This keeps it attractive to continue investing in the business, but also helps provide a deeper liquidity pool and thus more available liquidity for those who want to liquidate their business tokens without having the token price falling outside the range at which people want to transact.

This actually follows the logic of any business: it has to be so attractive that investors don’t want to exit. And let’s not forget: Most of the world’s assets are held by asset managers, sovereign wealth funds and family offices who are convinced that their respective investments are more attractive than holding cash. If these market participants were to collectively decide holding cash instead of assets on a significant scale, the value of assets would immediately fall enormously.

3.    Setting up procedures to avoid illegal manipulation whilst trading
This is no different than for e.g., stock noted share prices. There must be procedures in place to avoid frontrunning and other illegal manipulation while trading the tokens. The only difference is that the price discovery would be run through an algorithm, which would need protecting.

4.    Introduction of structures to support start-ups in token-related legal matters
Addressing free capacity often starts from a grassroot level, meaning initiatives begin with no substantial budgets (think: Silicon Valley or Berlin start-up scenes).

However, these start-up organisations often operate under-lawyered, running big regulatory risks since the cost of legal advice is high. In order to set up a good foundation to introduce token-based structures, there need to be structures available, ideally several platforms providing easy to use tool boxes.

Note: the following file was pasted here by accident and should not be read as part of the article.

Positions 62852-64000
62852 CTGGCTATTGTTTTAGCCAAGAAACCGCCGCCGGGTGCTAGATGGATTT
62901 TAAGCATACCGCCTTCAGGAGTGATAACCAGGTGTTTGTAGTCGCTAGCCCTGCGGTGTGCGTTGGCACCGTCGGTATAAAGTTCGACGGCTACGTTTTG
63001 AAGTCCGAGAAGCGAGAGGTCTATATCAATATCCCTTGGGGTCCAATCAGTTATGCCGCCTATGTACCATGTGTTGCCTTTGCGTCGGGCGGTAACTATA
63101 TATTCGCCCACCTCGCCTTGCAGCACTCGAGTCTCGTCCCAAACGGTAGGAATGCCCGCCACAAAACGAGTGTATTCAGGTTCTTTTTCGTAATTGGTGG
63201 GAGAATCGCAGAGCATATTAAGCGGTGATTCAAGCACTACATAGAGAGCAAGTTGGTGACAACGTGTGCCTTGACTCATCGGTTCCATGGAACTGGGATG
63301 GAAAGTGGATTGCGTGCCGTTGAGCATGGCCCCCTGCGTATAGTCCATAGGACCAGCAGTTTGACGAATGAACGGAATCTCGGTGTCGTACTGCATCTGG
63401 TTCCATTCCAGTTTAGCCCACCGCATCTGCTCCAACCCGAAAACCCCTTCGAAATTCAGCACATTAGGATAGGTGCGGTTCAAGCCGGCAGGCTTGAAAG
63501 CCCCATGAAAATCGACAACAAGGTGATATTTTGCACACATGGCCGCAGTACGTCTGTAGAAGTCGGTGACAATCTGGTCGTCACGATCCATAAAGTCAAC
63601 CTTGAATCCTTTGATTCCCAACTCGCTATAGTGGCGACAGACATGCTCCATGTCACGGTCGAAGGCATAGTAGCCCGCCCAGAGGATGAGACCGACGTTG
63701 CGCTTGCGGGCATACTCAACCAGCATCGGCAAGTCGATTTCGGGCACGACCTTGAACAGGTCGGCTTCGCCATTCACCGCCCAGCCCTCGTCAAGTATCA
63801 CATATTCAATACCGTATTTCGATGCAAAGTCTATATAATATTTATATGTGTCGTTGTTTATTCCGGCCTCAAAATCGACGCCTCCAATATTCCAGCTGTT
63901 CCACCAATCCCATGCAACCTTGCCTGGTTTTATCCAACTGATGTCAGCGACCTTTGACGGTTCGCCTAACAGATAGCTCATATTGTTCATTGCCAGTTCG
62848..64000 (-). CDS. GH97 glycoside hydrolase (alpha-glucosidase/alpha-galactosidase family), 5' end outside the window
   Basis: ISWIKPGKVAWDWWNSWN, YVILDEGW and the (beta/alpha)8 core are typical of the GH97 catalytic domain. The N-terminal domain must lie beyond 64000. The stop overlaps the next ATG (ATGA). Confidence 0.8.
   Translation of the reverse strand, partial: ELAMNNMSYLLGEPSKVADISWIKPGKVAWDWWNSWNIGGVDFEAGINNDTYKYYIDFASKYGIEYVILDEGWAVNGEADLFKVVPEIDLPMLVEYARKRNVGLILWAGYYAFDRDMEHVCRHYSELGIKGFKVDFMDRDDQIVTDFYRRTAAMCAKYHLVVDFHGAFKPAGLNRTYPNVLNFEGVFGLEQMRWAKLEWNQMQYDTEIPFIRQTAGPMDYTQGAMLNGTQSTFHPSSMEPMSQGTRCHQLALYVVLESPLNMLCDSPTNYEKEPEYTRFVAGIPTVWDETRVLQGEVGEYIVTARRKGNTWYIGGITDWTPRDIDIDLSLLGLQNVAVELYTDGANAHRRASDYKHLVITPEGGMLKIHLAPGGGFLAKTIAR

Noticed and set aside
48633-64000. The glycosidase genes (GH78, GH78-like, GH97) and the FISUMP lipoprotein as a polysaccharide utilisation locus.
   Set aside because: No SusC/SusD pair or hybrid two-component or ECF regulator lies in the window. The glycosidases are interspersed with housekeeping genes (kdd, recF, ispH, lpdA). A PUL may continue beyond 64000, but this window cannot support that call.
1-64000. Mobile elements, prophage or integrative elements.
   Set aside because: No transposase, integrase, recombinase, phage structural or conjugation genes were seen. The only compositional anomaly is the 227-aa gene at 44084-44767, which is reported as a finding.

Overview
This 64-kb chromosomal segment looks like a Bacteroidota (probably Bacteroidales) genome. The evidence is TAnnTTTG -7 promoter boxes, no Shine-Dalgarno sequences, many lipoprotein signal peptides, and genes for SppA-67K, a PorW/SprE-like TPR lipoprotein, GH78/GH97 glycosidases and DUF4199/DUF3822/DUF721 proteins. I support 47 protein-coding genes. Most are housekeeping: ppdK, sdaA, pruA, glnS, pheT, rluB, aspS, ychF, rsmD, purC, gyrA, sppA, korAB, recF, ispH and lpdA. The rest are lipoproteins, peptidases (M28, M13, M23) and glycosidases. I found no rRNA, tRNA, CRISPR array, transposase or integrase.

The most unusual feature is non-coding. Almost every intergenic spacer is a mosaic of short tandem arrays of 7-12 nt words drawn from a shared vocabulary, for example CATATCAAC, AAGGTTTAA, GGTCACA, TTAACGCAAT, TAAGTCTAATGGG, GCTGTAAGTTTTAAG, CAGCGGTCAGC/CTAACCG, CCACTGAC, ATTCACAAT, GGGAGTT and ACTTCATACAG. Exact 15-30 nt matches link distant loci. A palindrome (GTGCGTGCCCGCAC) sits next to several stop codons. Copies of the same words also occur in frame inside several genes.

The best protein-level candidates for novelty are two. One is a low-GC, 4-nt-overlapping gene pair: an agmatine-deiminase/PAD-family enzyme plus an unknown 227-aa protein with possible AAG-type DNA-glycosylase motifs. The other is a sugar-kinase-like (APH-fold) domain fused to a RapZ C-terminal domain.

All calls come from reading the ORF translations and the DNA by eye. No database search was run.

Those platforms would allow the legal community to provide a set of nationally and internationally available token structures at a low cost. Further to this, it would act like communication platforms to connect to legal and technical service providers.

5.    Policy consequences
When additional goods and services are produced, motivated by the issuance of tokens, this not only leads to available and used current goods and services, but also to an improvement in future prospects for society as a whole. This also enables the public sector to generate additional revenue. Since an important part of this kind of value creation is not to be exchanged into FIAT, it can be considered that the public sector – to a certain extent – accepts tax payments in such tokens.

Governments and other public administrations also have a new set of tools to implement their policies by actively managing token pools on AMMs if the (business) tokens are linked to activities of public interest (such as education, climate-related activities, etc.).

Given the value creation, governments and central banks also have more leeway to address undesirable cost increases (leading to significant productivity losses) by financing the reduction of excessive price increases.


A Security Token Economy can contribute significantly to increasing value creation by facilitating the additional production of goods and services. Governments can use the appropriate tools, especially liquidity pools on AMMs, to manage the desired value creation.

For any Crypto-related queries or to find out more, get in touch with Wolfgang and our gunnercooke Crypto team.